Check Your Mailbox for the Latest Issue of Ohio Pediatrics!

The Winter 2022-2023 issue of Ohio Pediatrics is now out! Ohio Pediatrics is the Ohio AAP’s premier publication, dedicated to providing newsworthy information relating to current issues in pediatrics, activities and programs put on by the Ohio AAP, and a look into the advocacy work done by the Chapter.

To view an electronic version of this issue, click here.

Highlights from the Winter 22-23 Edition include: 

  • 2022 Annual Meeting Highlights: Thank you Ohio AAP Members, sponsors, and speakers for making our 2022 Annual Meeting a huge success! Catch up on this year’s education topics, speakers, award honorees, and more!
  • Foundation Keynote Returns for Luncheon to Support Vaccine Advocacy: The Foundation proudly held their Keynote Luncheon on Friday, October 28th at the Ohio AAP’s Annual Meeting at the Hilton Polaris. The session, From Fear to Medical Freedom: Overcoming the Anti-Vaccine Movement and Medical Misinformation to Increase Rates, was this year’s featured keynote address.
  • Shining a Light on the Management of Neonatal Hyperbilirubinemia: It has been more than 65 years since phototherapy was recognized to reduce neonatal hyperbilirubinemia and more than 50 years since RhoGAM was approved to prevent Rh-isoimmune hemolytic disease. As a result, the number of exchange transfusions and the risk of developing kernicterus has fallen dramatically in the United States. In fact, most pediatricians in the United States have not taken care of an infant with kernicterus and many have no experience with conducting an exchange transfusion. We should be proud of this great success story. However, it is important that we all remain vigilant to prevent profound neurologic disability. To help guide care, the AAP recently released its revised clinical practice guideline for the management of hyperbilirubinemia in the newborn infant ≥ 35 weeks’ gestation.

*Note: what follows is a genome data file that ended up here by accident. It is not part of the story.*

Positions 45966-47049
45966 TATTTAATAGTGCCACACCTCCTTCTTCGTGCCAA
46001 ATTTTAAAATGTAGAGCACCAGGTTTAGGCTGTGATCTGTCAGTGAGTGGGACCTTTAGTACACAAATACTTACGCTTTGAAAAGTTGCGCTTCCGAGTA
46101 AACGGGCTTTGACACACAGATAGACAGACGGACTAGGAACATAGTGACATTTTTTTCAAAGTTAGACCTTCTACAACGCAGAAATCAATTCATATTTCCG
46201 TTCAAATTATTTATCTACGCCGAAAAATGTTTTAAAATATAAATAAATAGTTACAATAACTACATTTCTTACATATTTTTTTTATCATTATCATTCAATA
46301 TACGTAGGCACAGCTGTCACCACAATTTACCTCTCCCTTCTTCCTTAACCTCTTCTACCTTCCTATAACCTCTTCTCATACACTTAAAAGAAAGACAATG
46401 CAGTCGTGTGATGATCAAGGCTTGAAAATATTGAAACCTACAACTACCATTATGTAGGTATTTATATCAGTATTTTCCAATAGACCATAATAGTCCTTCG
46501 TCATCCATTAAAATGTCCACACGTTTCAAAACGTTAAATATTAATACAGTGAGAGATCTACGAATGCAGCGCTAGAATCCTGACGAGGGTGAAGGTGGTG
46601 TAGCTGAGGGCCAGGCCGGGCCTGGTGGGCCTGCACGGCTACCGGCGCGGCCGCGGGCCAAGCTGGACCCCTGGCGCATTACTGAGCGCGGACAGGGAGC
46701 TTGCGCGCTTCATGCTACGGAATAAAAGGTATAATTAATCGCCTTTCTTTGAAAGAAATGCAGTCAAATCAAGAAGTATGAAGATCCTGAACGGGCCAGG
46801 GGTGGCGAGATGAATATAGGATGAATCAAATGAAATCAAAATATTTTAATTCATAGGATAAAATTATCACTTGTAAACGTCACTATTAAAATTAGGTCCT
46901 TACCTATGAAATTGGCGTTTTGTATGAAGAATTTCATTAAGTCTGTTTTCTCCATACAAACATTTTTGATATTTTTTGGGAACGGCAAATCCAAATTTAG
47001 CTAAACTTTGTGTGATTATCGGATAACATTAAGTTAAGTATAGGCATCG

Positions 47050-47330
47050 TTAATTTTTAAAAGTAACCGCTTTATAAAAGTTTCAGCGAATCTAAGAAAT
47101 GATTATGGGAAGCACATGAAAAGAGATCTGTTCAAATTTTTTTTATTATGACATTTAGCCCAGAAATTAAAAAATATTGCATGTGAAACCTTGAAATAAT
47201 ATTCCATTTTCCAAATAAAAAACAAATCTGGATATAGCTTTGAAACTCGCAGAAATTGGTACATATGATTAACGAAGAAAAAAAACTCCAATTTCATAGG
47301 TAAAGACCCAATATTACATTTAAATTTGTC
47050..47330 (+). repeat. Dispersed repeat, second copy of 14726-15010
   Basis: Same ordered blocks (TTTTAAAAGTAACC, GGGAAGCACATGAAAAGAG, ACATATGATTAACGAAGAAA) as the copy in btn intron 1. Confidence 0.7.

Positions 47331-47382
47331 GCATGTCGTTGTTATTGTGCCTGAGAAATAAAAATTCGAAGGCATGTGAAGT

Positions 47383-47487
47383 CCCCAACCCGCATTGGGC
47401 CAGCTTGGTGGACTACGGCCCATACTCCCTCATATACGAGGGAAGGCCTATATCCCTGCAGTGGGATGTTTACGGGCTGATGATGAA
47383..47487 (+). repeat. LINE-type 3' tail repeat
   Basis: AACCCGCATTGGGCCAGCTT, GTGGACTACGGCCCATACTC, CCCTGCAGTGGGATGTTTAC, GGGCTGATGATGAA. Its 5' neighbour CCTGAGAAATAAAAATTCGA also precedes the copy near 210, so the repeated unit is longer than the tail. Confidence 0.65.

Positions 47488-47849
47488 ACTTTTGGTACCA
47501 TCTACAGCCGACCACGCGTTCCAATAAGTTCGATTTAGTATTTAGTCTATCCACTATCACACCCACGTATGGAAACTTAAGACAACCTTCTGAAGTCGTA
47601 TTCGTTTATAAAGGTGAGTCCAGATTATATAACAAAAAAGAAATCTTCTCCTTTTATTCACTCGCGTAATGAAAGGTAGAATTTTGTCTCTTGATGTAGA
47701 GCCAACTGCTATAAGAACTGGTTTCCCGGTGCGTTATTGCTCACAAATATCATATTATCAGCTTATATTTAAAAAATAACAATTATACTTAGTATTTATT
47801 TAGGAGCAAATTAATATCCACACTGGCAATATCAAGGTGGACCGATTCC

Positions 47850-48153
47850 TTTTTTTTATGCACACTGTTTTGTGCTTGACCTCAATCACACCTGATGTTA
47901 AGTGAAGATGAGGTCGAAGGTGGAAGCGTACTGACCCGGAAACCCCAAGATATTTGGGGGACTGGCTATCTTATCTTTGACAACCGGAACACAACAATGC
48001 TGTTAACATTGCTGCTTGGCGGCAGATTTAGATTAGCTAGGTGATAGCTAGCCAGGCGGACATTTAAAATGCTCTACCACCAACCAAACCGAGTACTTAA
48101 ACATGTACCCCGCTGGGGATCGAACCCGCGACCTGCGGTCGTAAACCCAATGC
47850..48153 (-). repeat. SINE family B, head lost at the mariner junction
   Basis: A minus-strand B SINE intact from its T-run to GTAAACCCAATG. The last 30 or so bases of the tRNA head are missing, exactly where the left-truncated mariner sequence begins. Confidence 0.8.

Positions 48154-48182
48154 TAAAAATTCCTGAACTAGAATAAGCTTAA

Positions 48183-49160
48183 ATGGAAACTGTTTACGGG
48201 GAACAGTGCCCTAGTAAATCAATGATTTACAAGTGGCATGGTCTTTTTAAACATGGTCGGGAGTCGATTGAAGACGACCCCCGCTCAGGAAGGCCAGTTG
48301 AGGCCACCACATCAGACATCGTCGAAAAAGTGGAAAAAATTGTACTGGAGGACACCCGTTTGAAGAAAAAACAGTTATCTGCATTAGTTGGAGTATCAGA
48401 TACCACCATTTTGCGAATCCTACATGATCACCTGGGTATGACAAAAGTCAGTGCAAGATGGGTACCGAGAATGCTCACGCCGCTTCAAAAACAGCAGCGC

• Hearing and Vision Screenings for School-Aged Children with Form K: Identifying and treating hearing and vision problems early improves preschool and school-aged children’s school readiness and literacy levels. Children and parents are sometimes unaware of hearing and vision issues until they are diagnosed. The positive effects of follow-up after a diagnosis may indirectly help a child’s behavior, demeanor, and performance in the classroom, at home, and in everyday situations.

Have an idea for an article? Please submit your suggestions to Olivia Simon. All article submissions will be reviewed by the editorial board before acceptance.

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